Inverse And Leveraged ETFs

July 28, 2008

Should we expect more involvement in this sector from the main ETF market players?


Two of the boom areas in the U.S. ETF market over the last couple of years have been the inverse and leveraged sectors. According to the latest Deutsche Bank "ETF Liquidity Trends" report (22 July 2008), during a recent trading week, short (inverse) ETFs generated the third-highest turnover levels after large-cap and equity sector ETFs. Leveraged ETFs ranked sixth. A fine example of short ETF activity of late is the ProShares UltraShort Financials ETF (AMEX: SKF), reporting an impressive $4.56 billion of trades in the week under review.

How do things stand in Europe, by comparison? It is worth remembering that Europe was responsible for the world's first inverse (and leveraged) ETF - the XACT bear fund in Sweden (Stockholm:XACT-BEAR.ST), launched in February 2005 while the SEC was still deliberating over authorising this type of fund.

On the face of it, Europe has lagged the U.S. market's development by some margin.

At the latest count—again using figures from the above-mentioned Deutsche Bank's report—there were 18 inverse and 18 leveraged ETFs in Europe, with around € 1.3 billion and € 0.8 billion under management, respectively. Combined, these ETFs represent about 2% of the overall European ETF market. In the U.S., by contrast and despite their late start, there are 45 short and 31 leveraged ETFs, with around $15 billion and $5.5 billion under management, respectively, adding up to more than 4% of the U.S. market.

So why the lag? And what are the prospects for this type of ETF in Europe? I spoke to some of the leading market participants to find out.

Claus Hein, executive director of Lyxor Asset Management—one of the major European ETF providers in both the leveraged and inverse sectors—pointed out that not all European managers are able to offer this type of fund, which requires synthetic replication capabilities (the use of swaps). In other words, those managers relying mainly on physical replication methods in structuring their funds have, so far, not entered the sector. Of course, we see a similar situation in the U.S., where many leading players have stayed away from inverse and leveraged ETFs, leaving the field to what are otherwise niche providers—namely, ProShares and Rydex.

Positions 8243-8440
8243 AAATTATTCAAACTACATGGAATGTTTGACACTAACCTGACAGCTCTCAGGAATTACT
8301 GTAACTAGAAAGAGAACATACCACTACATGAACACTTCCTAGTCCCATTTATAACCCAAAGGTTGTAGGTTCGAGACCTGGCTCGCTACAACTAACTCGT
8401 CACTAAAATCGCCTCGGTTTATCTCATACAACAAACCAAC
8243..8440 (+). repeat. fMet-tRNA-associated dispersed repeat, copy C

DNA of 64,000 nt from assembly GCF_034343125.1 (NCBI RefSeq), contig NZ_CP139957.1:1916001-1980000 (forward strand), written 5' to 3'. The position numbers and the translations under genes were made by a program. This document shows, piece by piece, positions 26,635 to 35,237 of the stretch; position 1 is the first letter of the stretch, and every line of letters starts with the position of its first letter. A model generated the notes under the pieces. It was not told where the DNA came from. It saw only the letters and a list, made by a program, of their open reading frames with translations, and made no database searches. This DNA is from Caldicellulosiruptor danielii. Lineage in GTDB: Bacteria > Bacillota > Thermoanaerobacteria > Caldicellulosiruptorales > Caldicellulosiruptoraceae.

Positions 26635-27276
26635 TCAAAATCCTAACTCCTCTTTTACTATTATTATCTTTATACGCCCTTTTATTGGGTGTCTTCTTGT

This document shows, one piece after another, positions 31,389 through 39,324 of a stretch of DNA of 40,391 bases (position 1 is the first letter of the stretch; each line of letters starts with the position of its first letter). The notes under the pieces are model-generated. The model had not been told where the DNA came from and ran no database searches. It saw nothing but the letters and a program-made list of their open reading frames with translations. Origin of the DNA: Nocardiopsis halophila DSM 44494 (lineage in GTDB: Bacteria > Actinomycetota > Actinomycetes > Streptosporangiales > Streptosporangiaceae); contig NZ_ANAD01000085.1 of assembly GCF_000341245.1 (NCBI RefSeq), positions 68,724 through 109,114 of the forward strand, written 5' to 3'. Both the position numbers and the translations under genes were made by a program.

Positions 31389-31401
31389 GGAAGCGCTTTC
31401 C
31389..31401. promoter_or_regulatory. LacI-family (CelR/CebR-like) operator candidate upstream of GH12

Reluctant Recommenders 

Francois Millet, head of distribution for SGAM in Paris, added that retail investor involvement in the European ETF market continues to lag that of leveraged and leveraged-inverse ETFs in the U.S., particularly those on equity market sectors. The relative lack of European retail investor interest, according to Millet, is a function of familiar structural inefficiencies: the continuing prevalence in Europe of commission- based financial advisors, for a start, who, as we know, are reluctant to recommend ETFs, as they receive no share of management fees.

There are other differences between the European and U.S. market in terms of product range, said Millet. In particular, the warrants and certificates markets have been popular for a number of years with retail investors in France and Germany as a way of generating inverse and/or leveraged exposure on equity market indices, and ETFs have to compete with these products. Add to this single stock futures, contracts for difference in the U.K. (which trade tax-free) and futures themselves, and it is clear that there is now a wide range of choices for European investors who want to trade markets short as well as long.

As far as the relative popularity of long and short ETFs on the same indices is concerned, it's difficult to draw general conclusions. It's interesting to look at assets under management (AUM) figures due to the fact that one of the most popular types of ETF trading strategies in the U.S. market has been switching between long and short (or double-long and double-short) versions of an equity index or sector index ETF—between the 200% and -200% S&P 500, QQQQ, or financials ETFs, for example. The significant AUM levels in all these funds are a testament to the number of investors involved. Is anything similar going on in Europe?

I looked at fund flows for two long and two short db x-trackers funds - the long and short Dax (XETRA:DBXD.DE, DXSN.DE) and EURO STOXX 50 (XETRA:DBXE.DE, DXSP.DE) ETFs. I chose these because the short versions of these ETFs are currently the largest inverse funds in the European market. The AUM ratios between the two fund pairs over the last year or so are shown on the next page.

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